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Five Lower Mississippian formations (Antrim, Ellsworth, Bedford, Berea and Sunbury) of Michigan were studied to determine the Early Mississippian paleogeography and to develop an effective and efficient technique for studying thick shale sequences which have variable properties both laterally and vertically.
Standardized color descriptions of cuttings from 443 wells throughout the Southern Peninsula of Michigan were the main source of the data, which were later analyzed and plotted by computer techniques. Other variables assessed were thickness, lithologic ratio, and texture.
Interpretations based on both intraformational and interformational variations indicate that the factors controlling local deposition became established in the Antrim sea and persisted until the deposition of the Sunbury Shale.
The post-Antrim sediments were derived from two source areas northeast and northwest of Michigan. The former produced the birdfoot Bedford-Berea delta, and the northwest source contributed a thick green shale which may represent the prodelta deposits of a delta farther west. The development of these Early Mississippian deltas may be the first indication of greater deltaic sequences in the Pennsylvanian System.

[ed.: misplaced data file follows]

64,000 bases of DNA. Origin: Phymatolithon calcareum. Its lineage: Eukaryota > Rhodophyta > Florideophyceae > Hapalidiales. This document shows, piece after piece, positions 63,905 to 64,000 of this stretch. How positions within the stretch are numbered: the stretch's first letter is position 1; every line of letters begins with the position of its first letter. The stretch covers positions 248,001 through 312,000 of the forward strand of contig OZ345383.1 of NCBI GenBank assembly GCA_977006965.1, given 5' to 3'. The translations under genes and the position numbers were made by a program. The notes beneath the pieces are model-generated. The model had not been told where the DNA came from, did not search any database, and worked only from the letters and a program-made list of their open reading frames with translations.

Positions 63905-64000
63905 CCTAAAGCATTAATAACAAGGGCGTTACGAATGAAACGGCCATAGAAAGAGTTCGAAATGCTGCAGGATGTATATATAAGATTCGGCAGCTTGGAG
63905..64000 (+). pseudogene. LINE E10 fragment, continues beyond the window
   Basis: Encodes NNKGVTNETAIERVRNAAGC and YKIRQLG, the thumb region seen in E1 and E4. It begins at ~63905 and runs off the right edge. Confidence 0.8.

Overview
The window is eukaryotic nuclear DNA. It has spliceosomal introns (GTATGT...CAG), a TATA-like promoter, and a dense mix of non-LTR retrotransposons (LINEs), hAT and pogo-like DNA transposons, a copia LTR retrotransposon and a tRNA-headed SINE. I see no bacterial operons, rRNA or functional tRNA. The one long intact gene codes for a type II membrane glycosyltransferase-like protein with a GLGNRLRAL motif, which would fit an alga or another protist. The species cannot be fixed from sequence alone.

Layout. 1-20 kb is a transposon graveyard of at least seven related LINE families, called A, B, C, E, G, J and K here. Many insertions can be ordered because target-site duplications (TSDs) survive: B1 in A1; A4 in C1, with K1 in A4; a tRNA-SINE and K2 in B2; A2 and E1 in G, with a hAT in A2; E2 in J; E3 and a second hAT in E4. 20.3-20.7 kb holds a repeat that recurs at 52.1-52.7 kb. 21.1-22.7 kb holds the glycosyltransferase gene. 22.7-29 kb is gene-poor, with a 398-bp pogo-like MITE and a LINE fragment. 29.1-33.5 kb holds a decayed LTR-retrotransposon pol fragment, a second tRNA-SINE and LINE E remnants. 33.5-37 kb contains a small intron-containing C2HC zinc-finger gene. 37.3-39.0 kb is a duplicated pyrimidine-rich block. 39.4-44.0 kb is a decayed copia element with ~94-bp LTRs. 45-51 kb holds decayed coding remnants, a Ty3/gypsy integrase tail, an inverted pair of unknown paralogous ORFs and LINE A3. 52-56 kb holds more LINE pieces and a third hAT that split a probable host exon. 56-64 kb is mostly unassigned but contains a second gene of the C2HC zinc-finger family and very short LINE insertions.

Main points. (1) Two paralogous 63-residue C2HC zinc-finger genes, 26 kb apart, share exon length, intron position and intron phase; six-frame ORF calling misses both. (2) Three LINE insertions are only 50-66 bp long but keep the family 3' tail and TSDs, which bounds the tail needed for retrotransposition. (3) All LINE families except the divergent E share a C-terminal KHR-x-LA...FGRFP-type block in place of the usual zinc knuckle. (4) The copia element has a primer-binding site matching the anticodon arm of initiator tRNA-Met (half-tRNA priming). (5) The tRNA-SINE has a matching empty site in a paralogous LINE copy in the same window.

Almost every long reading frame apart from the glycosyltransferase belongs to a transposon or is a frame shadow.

The localization of the Bedford-Berea and the Ellsworth rock types on opposite sides of the basin was not effected by a structural or topographic barrier, but by an environment in which all sediments deposited were primarily or secondary black.
The organic content of the black shale was preserved in a reducing shallow-water environment. The green shale, however, was deposited in a mildly reducing environment in which the organic matter was not preserved. The green color is due to the abundance of green clay minerals, glauconite, and ferrous ions.
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